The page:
Tablets and smart phones represent the arrival of truly mobile computing. The processing power and small form factor of these devices permit language learning activities in virtually any space. Successful implementations of task-based learning rely on everyday mobile technology that is freely available from the Apple and Android app stores. Of course, there is also a slew of applications designed specifically for independent language learning, but these are not representative of the push for task-based instruction in higher education.

It should also be stated that the language learning potential of tablet devices is in no way limited to the few examples of task-based instruction outlined above. These mobile devices connect users with foreign language newspapers, videos, podcasts, and streaming online radio. This level of remote accessibility into other cultures and languages is completely unprecedented.

To begin to unlock the language learning power of mobile devices, it is sufficient to explore how you might use the technology if your first language wasn’t English. When identifying which apps would serve this goal, the following practical considerations are helpful:

1. Was the app designed for and by native speakers of the language you’re learning?
 
2. Does the app have any inherent utility or practical purpose?

3. Would you download an equivalent app in English?

4. Will using the app help you achieve something or inform your decisions?

5. Is the application well-suited to your interests or needs?

Acquiring a second language can be expedited by selecting applications that align with personal or professional interests. Cooking enthusiasts can delve into recipes in French or Italian. Musicians can tune their instruments, reference chord charts, and share recordings in Spanish. Trivia, quiz, and crossword puzzle junkies can placate their gaming penchant in German or Russian. Everyday applications like these abound outside English-speaking countries and are at the world’s disposal.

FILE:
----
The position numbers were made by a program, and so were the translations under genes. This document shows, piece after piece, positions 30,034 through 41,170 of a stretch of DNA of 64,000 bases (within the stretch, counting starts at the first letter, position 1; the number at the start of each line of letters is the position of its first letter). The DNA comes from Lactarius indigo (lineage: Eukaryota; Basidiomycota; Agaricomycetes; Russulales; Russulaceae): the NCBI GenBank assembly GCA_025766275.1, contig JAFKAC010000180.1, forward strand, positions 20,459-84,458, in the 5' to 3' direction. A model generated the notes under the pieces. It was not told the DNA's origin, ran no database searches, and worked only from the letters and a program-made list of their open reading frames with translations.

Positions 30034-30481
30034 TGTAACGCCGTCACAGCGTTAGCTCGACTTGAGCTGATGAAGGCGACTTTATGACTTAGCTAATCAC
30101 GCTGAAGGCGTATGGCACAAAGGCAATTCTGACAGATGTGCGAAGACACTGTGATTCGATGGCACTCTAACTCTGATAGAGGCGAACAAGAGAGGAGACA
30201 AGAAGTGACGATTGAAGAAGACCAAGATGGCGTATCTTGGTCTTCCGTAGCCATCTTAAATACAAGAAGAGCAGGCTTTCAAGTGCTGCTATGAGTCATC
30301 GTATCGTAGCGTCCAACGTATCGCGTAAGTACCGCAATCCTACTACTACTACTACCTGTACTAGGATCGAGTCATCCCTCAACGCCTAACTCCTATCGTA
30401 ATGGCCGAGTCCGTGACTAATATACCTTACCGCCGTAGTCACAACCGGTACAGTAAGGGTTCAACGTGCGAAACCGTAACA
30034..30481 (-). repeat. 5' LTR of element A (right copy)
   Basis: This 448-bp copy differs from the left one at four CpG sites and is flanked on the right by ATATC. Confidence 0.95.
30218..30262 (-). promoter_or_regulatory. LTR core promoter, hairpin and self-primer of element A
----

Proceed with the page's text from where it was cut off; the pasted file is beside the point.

Interacting with tablets outside of English can help boost the proficiency and functional competence of any foreign language learner. As stated above, identifying apps that are inherently practical or interesting serves to enhance this learning experience.

It is true, of course, that some apps will require more initial proficiency than others. Don’t be discouraged if your language skills have gotten a little rusty. Well-designed apps provide intuitive interfaces that help you anticipate the meaning of unfamiliar vocabulary terms.

Comprehension is also eased by the mono-purpose nature of mobile applications. The overwhelming majority of tablet applications are designed for just one task, so you won’t have to sort through nutritional guidelines while checking bus schedules on a public transit app. By knowing the raison d’être of any given application, the corresponding context will facilitate meaning making. This task-based approach to language learning relies on authentic language used in authentic ways. Tablets are now proving to serve this purpose, both in and outside the foreign language classroom.

Dan Nickolai is Director of the Language Learning Center at St. Louis University